OS/2 Celebrates 25 Years
Harry McCracken’s story (see 25 Years of IBM’s OS/2: The Strange Days and Surprising Afterlife of a Legendary Operating System) about OS/2 brought back a lot of memories. Seeing my picture in PC World magazine made me feel old — who is that young man? Bill Gates and I were both wearing purple shirts, but that was the only thing we had in common. OS/2 was a great product, but it failed in the end for many reasons that Harry described. From my perspective, the main thing that could have upped the odds for OS/2 would have been if we had tightly integrated the IBM hardware, software, and services that IBM had at the time. Unfortunately, there was a feeling of independence in the various divisions of the company; the PC Company, the Personal Sofware Products Division of which I was the vice president for marketing, the IBM Global Network, the amazing National Service Division of which I earlier was vice president for service business, the various industry vertical and marketing organizations of IBM, and the financial resources to put it all together.
“In May 1993, IBM released OS/2 2.1; like 2.0 before it, it was greeted as the version of OS/2 that might end the operating system’s underdog status. IBM’s John Patrick told PC World that even Windows devotees would switch to OS/2, since it multitasked better and crashed less.”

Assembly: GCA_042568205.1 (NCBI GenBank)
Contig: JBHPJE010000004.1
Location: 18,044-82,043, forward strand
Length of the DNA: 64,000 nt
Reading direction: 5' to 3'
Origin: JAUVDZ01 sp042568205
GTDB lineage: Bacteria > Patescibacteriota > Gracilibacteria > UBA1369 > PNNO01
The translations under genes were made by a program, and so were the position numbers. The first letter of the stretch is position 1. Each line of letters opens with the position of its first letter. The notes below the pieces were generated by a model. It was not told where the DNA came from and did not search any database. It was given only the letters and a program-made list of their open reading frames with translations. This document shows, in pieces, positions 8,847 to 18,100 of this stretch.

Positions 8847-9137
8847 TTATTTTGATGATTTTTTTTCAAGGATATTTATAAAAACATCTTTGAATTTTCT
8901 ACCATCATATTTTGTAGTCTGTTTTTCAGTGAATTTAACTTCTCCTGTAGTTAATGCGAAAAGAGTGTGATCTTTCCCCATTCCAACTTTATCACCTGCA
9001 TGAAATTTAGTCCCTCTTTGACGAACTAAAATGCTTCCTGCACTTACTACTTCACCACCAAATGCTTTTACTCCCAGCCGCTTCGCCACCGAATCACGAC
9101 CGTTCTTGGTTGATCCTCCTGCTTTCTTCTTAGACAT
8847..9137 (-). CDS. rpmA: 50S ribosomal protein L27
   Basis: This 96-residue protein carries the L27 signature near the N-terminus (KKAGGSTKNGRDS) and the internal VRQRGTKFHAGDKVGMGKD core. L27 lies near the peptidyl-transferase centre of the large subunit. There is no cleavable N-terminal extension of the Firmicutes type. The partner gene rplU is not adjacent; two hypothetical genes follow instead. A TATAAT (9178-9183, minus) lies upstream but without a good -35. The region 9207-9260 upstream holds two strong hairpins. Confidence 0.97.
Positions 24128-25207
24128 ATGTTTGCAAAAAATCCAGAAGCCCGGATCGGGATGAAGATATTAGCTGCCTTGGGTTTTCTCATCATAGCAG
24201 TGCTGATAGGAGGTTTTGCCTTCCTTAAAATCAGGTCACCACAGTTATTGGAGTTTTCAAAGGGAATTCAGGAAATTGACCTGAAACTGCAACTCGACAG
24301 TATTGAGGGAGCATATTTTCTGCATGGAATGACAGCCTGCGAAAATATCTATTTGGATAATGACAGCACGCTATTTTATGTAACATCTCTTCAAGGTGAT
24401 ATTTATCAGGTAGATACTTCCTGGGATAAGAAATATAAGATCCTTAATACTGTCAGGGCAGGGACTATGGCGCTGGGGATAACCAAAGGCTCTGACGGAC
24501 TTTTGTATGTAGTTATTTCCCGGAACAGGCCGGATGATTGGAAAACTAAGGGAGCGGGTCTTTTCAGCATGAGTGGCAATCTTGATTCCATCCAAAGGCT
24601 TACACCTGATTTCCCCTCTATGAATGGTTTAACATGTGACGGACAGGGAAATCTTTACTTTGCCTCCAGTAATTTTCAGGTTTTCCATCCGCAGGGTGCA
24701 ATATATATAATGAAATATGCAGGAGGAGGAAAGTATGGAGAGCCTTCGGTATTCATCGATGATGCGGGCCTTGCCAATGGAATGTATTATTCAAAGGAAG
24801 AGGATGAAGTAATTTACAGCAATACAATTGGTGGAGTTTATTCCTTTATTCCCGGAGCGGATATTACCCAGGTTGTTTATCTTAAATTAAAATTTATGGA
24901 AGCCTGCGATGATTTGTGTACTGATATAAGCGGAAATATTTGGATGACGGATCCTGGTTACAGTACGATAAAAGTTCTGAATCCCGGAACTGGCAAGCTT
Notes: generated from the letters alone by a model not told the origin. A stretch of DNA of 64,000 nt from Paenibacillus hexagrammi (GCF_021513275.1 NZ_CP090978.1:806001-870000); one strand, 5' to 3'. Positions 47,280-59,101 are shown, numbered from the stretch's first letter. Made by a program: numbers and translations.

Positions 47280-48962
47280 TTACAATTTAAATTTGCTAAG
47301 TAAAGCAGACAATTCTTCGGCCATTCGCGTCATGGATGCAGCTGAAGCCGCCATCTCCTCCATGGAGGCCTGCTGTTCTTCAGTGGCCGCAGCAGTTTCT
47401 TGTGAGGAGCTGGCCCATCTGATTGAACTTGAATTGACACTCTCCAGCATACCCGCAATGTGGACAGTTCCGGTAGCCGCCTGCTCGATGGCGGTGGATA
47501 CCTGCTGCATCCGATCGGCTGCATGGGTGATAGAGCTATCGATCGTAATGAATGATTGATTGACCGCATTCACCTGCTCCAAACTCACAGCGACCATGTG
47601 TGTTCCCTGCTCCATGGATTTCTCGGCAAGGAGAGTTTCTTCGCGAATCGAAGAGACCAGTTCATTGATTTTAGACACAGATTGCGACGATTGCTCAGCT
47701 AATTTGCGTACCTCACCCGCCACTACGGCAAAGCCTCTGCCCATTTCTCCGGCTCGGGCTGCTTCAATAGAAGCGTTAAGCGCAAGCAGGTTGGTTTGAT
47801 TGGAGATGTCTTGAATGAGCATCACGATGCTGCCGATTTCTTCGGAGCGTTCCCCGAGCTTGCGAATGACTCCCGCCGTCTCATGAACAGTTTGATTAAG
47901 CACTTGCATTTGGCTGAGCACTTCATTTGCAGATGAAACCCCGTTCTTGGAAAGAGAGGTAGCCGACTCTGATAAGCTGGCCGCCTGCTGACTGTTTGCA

. . . from Harry McCracken’s story.
But, we did not put it all together. The Apple iPad and Mac are successful because Apple put it all together so that “it just works”. IBM had a similar potential with OS/2. Three researchers developed a Web browser called the Web Explorer. It was the best Web browser at the time. The ThinkPad had just been introduced a year earlier. IBM was the only vendor that could offer a PC with an operating system, a suite of Internet tools for surfing, email, and news reading, plus the IBM Global Network — all bundled on a ThinkPad. That was 1994 and IBM had it all and no other vendor was even close. Unfortunately, IBM, at the time, wanted each division to stand on its own. The PC division believed they could sell more PCs if they put Windows on them instead of OS/2. The OS/2 team wanted to make their software work with all the industry software, but the Lotus division wanted just their products on the PC. The industry vertical groups wanted to sell whatever kind of PC the customer wanted, IBM or others. The service division wanted to service any brand and give-up the exclusivity of great IBM service. While Apple had one brand, IBM had multiple brands, each with its own advertising agency, that did not leverage the strength of one of the greatest brands of all times — IBM. When Lou Gerstner took control, the company came back together again, but unfortunately, it was too late for OS/2. If you like technology history, read Harry’s story. He did a great job in pulling it together. In my basement, I have a collection of OS/2 hats on the wall. My grandchildren ask me, “Pop-pop, what is OS/2?”